Click here for full paper (Open Access).

Lifestyle, household Environment Affect Dental Caries at Age 3 in Japan

This study concludes the following:

“The present study examined how lifestyle, household environment, and caries activity test score of Japanese children at age 1.5 affected their dental caries incidence at age 3. The findings support a positive association of dental caries incidence with the following factors: consumption of sugar-sweetened beverages and snacks, living with family members who smoke, and also suggest late bedtime is one of the major risk factors for dental caries in children. Further investigation is needed to examine whether the short duration or the irregularity of the sleep-wake cycle affects early childhood oral health and whether there is a relationship between a late bedtime and late snack intake.”

Watanabe M, Wang DH, Ijichi A, Shirai C, Zou Y, Kubo M, Takemoto K, Masatomi C, Ogino K. The Influence of Lifestyle on the Incidence of Dental Caries among 3-Year-Old Japanese Children. International journal of environmental research and public health. 2014 Dec 5;11(12):12611-12622.

The present cohort study examined how lifestyle, household environment, and caries activity test score of Japanese children at age 1.5 years affected their dental caries incidence at age 3. Inclusion criteria were 1.5-year-old children with no dental caries. Dental examinations were performed for 33,655 children who participated in routine dental examinations at 1.5 years of age, and the exam was repeated approximately 21 months later (at age 3) at the Kobe City Public Health Center in Japan. After excluding 622 children who had caries at age 1.5 and 1831 children with missing lifestyle and household environment data in the questionnaires, the final data analysis was performed on a total of 31,202 children (16,052 boys, 15,150 girls).The multivariate logistic regression analysis indicated a strong association of the consumption of sugar-sweetened beverages/snacks, less frequent tooth brushing by the parents, lack of fluoride varnish, family history of smoking, with the risk of developing dental caries. A child’s late bedtime is also one of the major risk factors for dental caries development. Further investigation is needed to examine whether the short duration or the irregularity of the sleep-wake cycle would affect early childhood oral health and whether there is a relationship between late bedtime and late night snack intake.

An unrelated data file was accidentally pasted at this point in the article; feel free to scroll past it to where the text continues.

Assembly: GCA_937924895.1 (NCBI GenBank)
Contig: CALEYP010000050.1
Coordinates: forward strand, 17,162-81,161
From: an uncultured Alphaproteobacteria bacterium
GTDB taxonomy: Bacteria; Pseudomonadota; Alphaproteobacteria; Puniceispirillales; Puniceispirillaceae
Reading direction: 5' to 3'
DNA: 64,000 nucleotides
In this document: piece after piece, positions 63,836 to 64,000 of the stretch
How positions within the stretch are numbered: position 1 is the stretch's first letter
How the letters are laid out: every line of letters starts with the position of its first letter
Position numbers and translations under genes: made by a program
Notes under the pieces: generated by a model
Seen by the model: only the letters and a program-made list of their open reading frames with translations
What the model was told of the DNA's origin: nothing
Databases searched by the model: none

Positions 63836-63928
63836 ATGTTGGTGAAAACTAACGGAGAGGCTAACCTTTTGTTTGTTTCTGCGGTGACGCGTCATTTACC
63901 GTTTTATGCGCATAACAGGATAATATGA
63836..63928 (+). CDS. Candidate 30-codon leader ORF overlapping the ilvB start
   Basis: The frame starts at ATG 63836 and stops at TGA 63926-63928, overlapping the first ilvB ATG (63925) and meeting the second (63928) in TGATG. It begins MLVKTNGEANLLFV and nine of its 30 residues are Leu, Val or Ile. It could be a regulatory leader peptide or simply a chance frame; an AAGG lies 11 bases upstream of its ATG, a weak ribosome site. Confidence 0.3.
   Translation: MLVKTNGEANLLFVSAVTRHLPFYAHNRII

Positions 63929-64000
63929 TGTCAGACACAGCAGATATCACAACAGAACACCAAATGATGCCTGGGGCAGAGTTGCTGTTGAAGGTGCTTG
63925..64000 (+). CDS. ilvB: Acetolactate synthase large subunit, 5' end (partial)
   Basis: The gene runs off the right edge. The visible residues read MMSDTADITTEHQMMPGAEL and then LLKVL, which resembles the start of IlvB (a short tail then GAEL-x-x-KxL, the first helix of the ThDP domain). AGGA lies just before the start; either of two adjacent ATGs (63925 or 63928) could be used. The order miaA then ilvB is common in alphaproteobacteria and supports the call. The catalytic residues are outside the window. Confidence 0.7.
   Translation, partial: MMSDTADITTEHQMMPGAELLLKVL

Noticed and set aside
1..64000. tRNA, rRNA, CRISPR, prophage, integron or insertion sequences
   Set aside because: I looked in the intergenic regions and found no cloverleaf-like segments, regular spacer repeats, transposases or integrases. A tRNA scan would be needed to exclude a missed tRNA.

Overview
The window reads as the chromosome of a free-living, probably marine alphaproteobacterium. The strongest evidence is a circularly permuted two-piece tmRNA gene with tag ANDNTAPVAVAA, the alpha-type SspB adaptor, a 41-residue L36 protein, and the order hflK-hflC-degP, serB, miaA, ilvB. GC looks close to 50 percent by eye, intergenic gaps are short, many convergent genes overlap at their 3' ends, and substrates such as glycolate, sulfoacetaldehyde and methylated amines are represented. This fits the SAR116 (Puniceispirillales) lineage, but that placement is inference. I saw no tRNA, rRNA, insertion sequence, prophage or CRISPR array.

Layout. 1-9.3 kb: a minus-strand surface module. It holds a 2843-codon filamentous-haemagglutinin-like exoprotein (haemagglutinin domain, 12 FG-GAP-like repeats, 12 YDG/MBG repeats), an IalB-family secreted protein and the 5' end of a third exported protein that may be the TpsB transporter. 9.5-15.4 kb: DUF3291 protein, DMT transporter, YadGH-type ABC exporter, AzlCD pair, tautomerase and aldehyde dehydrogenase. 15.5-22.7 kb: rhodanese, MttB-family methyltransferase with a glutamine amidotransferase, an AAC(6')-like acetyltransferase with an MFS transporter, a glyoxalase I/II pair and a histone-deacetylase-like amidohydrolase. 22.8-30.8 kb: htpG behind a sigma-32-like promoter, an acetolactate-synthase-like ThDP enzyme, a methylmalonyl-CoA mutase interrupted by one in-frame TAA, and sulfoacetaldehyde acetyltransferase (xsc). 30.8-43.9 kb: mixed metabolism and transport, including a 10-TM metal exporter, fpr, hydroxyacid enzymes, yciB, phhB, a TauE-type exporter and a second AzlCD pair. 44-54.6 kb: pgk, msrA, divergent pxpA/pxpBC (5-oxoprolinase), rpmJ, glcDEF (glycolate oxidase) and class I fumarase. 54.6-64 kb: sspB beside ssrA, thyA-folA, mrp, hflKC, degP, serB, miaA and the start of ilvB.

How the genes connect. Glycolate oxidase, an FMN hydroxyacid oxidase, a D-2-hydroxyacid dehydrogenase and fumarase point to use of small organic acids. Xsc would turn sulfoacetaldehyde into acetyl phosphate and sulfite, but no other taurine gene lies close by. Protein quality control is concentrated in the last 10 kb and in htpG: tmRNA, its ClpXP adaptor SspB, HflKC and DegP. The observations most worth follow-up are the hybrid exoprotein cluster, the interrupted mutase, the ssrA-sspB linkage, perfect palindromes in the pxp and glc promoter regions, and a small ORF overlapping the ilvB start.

Click here for full paper (Open Access).

Fukushima Radionuclide Emssions

Georg Steinhauser. Fukushima’s Forgotten Radionuclides: A Review of the Understudied Radioactive Emissions. Environ. Sci. Technol. DOI: 10.1021/es405654c